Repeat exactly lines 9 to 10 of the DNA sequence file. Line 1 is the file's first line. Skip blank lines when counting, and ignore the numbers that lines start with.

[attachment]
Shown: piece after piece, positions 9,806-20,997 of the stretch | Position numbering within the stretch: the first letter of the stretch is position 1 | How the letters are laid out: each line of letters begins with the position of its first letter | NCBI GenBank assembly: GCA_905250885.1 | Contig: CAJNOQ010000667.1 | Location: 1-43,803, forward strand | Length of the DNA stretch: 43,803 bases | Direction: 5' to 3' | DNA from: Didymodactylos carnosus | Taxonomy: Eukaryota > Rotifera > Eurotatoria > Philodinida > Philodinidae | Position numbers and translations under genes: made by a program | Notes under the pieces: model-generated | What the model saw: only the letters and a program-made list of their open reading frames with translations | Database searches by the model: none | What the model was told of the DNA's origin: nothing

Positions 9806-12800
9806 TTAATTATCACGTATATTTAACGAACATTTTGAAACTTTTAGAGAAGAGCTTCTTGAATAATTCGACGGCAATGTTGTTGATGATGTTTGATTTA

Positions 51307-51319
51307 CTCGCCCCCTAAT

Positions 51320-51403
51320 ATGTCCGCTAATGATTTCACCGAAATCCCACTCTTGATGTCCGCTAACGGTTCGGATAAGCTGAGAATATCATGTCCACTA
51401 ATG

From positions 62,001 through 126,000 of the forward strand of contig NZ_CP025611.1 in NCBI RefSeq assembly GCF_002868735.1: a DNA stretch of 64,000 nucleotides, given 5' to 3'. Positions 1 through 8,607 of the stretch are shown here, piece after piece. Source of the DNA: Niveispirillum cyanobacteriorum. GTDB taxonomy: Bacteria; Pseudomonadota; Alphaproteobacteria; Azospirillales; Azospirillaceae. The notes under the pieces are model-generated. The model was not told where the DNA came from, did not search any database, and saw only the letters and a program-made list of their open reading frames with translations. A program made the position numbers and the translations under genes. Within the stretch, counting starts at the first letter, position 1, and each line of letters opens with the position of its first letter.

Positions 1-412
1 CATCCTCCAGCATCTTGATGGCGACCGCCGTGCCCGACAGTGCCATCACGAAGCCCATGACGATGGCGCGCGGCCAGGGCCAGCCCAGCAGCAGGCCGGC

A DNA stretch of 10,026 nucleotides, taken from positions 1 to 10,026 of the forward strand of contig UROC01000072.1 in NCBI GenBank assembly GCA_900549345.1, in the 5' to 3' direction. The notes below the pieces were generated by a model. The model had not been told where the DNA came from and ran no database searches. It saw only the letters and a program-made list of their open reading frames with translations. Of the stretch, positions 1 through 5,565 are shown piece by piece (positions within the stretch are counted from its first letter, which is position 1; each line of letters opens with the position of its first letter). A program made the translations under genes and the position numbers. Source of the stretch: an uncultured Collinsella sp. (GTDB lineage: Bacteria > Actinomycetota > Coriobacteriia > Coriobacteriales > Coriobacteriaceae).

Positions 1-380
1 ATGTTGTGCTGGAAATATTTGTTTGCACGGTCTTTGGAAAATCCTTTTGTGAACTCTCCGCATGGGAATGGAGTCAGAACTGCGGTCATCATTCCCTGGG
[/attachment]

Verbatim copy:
From positions 62,001 through 126,000 of the forward strand of contig NZ_CP025611.1 in NCBI RefSeq assembly GCF_002868735.1: a DNA stretch of 64,000 nucleotides, given 5' to 3'. Positions 1 through 8,607 of the stretch are shown here, piece after piece. Source of the DNA: Niveispirillum cyanobacteriorum. GTDB taxonomy: Bacteria; Pseudomonadota; Alphaproteobacteria; Azospirillales; Azospirillaceae. The notes under the pieces are model-generated. The model was not told where the DNA came from, did not search any database, and saw only the letters and a program-made list of their open reading frames with translations. A program made the position numbers and the translations under genes. Within the stretch, counting starts at the first letter, position 1, and each line of letters opens with the position of its first letter.

Positions 1-412